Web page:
Research published in Nanotechnology suggests that small nanocomposite, made of both magnetic and fluorescent nanoparticles have been developed that may enhance the appearance of brain tumors as well as make it easier for surgeons to identify and remove glioblastomas.
Glioblastomas are usually located in the temporal or frontal lobe of the brain and are difficult to see and remove. Neurological surgeons could benefit from a multi-functional particle that would allow them to better see the tumor with an MRI before surgery, and then see it physically during surgery, said Jessica Winter, PhD, assistant professor in chemical and biomolecular engineering at the Ohio State University in Columbus.
"We're trying to develop a single nanocomposite that's magnetic–so you can do preoperative MRI–and that's fluorescent–so that when neurological surgeons go into surgery, they can shine a light on the tumor and it will glow a specific color such as green, for example. Then, the surgeon can simply remove all of the green," Winter said.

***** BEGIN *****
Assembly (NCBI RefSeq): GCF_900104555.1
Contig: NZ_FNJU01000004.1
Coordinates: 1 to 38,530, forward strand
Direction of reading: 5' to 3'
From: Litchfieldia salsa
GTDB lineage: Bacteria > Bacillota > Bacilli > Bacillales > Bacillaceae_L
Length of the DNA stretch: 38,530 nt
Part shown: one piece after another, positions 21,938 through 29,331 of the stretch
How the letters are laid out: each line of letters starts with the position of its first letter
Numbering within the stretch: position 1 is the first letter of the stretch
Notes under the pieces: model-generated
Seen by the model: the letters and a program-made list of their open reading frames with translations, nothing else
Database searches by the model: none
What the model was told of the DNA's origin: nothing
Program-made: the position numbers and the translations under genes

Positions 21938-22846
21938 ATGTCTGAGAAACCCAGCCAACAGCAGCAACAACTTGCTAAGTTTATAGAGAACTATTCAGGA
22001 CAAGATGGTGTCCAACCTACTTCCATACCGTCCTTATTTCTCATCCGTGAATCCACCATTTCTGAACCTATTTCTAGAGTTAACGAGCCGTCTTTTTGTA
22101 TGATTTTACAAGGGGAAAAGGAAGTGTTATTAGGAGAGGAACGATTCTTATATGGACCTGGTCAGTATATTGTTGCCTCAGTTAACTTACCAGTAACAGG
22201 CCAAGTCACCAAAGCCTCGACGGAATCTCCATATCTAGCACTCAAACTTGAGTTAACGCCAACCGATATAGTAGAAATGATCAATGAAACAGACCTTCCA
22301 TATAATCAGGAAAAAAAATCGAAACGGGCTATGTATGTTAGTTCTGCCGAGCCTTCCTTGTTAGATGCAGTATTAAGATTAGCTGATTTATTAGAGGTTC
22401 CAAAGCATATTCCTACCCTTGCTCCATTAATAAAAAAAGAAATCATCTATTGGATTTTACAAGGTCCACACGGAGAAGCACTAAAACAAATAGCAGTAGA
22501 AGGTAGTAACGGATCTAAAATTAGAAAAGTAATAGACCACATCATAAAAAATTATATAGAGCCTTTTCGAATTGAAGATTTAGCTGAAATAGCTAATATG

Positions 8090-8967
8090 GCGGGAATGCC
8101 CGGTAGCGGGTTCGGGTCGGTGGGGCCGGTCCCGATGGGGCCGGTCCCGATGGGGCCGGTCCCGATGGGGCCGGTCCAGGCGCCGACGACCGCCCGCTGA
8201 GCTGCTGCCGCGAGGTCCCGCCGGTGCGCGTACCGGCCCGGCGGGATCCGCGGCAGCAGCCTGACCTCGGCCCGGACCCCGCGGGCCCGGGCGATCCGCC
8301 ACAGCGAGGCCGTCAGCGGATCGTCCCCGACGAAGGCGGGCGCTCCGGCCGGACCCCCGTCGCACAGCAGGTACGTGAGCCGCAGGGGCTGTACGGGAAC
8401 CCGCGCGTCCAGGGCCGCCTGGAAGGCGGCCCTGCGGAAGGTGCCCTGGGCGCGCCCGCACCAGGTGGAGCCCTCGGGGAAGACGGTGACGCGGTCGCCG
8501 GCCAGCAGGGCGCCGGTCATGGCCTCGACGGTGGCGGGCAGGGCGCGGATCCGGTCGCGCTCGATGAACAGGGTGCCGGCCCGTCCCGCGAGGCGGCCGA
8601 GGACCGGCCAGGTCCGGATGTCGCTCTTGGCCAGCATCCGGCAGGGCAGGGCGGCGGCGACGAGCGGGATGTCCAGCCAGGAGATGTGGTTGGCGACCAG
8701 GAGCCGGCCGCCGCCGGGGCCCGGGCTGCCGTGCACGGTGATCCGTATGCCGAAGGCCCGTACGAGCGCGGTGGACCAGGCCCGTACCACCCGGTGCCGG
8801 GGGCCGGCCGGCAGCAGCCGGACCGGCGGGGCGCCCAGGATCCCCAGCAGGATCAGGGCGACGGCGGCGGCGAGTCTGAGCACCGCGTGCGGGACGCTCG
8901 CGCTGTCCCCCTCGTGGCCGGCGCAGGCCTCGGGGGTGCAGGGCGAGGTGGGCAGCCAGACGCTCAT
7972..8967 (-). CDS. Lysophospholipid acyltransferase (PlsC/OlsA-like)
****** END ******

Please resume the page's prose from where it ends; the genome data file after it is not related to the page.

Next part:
Winter's study provided convincing proof that a particle with dual properties can be formed. However, these multi-functional particles can't be used for animal or human testing because the fluorescent particle, cadmium telluride, is toxic.
"We're currently working on an alternative fluorescent particle which is composed of carbon. This will eliminate the complications that arise with ingesting the cadmium telluride particles," Winter said.
It is normally difficult to combine fluorescent and magnetic particles. But Winter and colleagues have successfully bound their fluorescent particle on top of their magnetic particle at about 350 degrees Celsius.
The next step is to produce nanocomposite without toxicity. If results continue to be encouraging, Winter is optimistic that similar multi-functional particles could become an innovative part of neurological surgery within the next five years.
The researchers received funding from the National Science Foundation.